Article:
Friday, February 28, 2014

Math and Inequality

Got this email, and I'm wondering how a math educator should respond:
Dear Colleague,

A teach-in is being planned for the purpose of mutual education among students, faculty and staff of the GVSU community.  The teach-in is designed to address topics related to inequality and systems of oppression, as well as social justice and liberation.  Recognizing the multi-faceted dimensions of these topics, we are planning this teach-in as a day-long event.

The details are as follows:
Date:                     Wednesday, March 26th
Time:                     8am – 10pm
Location:              Exhibition Hall, Mary Idema Pew Library  (Room 040)

The learning objectives of the teach-in are to raise awareness, share knowledge, and create dialogue.  Therefore, in an effort to involve as many students, faculty and staff as possible, we will be adhering to the MWF class schedule, with the possibility of fourteen 50-minute sessions, each starting on the hour. 

We hope that you will attend as many sessions as your schedule allows and encourage your students to attend.

If you’re interested in taking a more active role, you’re encouraged to work with other colleagues around campus to propose a 50 minute session. Please keep in mind that a teach-in is practical, participatory and action oriented. We especially encourage contributions with an intersectional framework (race, class, gender, sexuality, religion, ability, etc.).  Sessions may include student leaders as co-presenters or panelists.
I love that the university is doing this. Will you help me brainstorm how to participate?
I have an intro to math class, and a grad class on secondary math education issues that meet during this time.

Thanks for any ideas!

Lucky Duck is a recurring character
in Tom the Dancing Bug by Ruben Bolling


  1. What a great thing to be asked to do! The book that has most shaped my thinking about the particular role of math in education and inequality is The Algebra Project by Bob Moses. That and Lisa Delpit's book Other People's Children helped me realize that school mathematics is a gatekeeper for accessing a high-school degree, a college degree, and plenty of jobs, and that students come to us not so much with different abilities nor different potentials but with different expectations, accents, sets of background knowledge, and cultural norms, and that math teachers in particular have a tough job to do sorting through students' negative mindsets, stereotype threat, and just different ways of relating to text, adult vs. peer authority, the role of community in learning and knowing, etc.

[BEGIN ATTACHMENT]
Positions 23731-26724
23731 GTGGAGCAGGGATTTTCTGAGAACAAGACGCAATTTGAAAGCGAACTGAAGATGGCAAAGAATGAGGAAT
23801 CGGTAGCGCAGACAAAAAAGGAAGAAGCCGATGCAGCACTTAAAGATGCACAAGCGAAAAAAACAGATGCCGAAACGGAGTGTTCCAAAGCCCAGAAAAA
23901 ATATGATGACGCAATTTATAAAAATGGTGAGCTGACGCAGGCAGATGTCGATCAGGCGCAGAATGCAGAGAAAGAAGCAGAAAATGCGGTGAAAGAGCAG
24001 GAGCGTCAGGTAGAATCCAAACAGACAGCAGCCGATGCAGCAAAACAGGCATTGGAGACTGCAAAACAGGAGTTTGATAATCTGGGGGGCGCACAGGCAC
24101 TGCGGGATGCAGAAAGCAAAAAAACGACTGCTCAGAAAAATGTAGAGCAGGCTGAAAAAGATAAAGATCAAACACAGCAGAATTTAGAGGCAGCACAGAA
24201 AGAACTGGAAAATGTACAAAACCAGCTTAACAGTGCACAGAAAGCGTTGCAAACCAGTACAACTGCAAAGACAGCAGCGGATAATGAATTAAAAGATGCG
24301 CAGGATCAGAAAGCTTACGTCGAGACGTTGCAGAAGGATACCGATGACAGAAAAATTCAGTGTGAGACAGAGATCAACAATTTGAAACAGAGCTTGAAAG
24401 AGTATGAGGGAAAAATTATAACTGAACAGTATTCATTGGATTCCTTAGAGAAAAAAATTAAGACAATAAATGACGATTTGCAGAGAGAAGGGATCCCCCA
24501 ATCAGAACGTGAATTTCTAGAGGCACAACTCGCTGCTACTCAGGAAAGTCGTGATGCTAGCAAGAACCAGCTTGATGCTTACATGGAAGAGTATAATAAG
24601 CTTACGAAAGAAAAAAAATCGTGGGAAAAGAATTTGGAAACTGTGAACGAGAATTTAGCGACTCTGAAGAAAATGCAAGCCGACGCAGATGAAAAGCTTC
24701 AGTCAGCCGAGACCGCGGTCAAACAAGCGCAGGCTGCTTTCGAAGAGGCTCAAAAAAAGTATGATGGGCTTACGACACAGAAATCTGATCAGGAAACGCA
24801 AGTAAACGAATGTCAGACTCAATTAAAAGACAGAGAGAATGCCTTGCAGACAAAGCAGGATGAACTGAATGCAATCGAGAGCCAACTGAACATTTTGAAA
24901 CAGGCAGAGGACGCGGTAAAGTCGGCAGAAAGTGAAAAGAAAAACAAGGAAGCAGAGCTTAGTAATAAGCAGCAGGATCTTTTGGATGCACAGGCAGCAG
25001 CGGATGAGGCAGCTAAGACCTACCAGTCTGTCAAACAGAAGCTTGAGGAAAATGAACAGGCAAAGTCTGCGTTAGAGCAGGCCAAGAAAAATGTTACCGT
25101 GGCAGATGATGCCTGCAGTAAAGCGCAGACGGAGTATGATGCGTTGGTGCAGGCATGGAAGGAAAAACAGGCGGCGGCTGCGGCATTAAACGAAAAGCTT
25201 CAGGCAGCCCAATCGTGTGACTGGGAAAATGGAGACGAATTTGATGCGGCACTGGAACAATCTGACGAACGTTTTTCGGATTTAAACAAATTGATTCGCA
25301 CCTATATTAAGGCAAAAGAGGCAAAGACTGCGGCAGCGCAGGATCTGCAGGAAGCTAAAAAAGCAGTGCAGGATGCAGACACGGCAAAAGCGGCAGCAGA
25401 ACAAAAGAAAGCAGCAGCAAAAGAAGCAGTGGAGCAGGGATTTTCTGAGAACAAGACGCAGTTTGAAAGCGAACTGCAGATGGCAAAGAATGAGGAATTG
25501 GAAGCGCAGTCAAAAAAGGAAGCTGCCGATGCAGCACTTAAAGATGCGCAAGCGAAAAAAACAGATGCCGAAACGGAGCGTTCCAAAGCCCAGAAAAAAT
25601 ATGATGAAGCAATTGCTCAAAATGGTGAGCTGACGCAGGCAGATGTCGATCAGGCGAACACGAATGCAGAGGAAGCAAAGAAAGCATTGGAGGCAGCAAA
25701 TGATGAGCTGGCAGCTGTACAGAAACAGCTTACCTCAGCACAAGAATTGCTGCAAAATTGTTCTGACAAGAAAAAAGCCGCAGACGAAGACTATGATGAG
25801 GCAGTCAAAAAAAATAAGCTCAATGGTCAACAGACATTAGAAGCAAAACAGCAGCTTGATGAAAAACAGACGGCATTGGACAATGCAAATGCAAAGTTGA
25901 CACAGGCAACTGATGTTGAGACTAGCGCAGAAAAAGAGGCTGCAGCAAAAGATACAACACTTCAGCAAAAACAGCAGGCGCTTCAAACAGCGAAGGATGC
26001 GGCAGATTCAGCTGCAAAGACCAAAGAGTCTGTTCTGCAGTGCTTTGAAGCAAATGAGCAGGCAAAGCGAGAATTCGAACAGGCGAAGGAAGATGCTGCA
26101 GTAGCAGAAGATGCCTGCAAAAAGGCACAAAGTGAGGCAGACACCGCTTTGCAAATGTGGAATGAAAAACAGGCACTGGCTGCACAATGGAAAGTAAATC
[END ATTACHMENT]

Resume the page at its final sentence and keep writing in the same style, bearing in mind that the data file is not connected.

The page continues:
I wrote a longer blog post about it here:

    I wonder if there's something you could do where you did different fishbowl type activities and had students of different genders, races, socio-economic backgrounds, etc. talk about the role that math class played in their lives, how they felt about math, how they feel about themselves as mathematicians, and ways teachers helped and hurt that. I also wonder if videos from Jo Boaler's MOOC might be good jumping-off places?

    I know this is different than the mathematics of inequality. That stuff is fun too, and I think might have some interesting datasets and tools for looking at macro-level inequality, but I'm more interested in the role of math class and math teachers and gatekeepers that keep some groups from accessing careers and education.

    Phew, that turned out to be quite a rant considering that I was starting with the idea that we'd be talking about y < 3x + 2!

  2. Two angles: Math class as filter, and how that perpetuates inequality; Math as intimidation factor, and how that harms us all (like economists who use super complicated mathematical models to support their theories, which aren't really accurate).

    But I don't know what exactly would make a good activity. I'd be happy to brainstorm with you.

  3. I remember a study done in the 1970's where a university Calculus professor was concerned that a disproportionate number of his students who were black were failing the course. He assumed that the students disproportionally came from homes where none of the parents were college graduates, but no, the number of black students with college educated parents was similar.

    The Calculus professor also noticed that a disproportionate number of his students who were Asian were acing the class. Upon further investigation, the Calculus professor found that the difference how each group prepared for the class was strikingly different. The students who were Asian tended to study together, encouraging and helping each other until everyone got it. The students who were black, by contrast, tended to study in isolation. I believe, in some cases, this was due to being among a small minority of students in their high school who were college bound and, as a result, they did not have the opportunity in high school to study in groups or to learn the advantage of using them.

    The Calculus professor's solution was to teach the failing students how to study effectively in groups. It very successful and the practice was adopted by several major universities during the time.

    Based on the above, my suggestion would be to focus on the inequities that still exist today for math success, why they exist, and what can be done to change things for the better.

    Glenn Laniewski
    Latest post:
    In case of Pi Day, break glass!

  4. That professor was Uri Treisman. Here's his talk about it: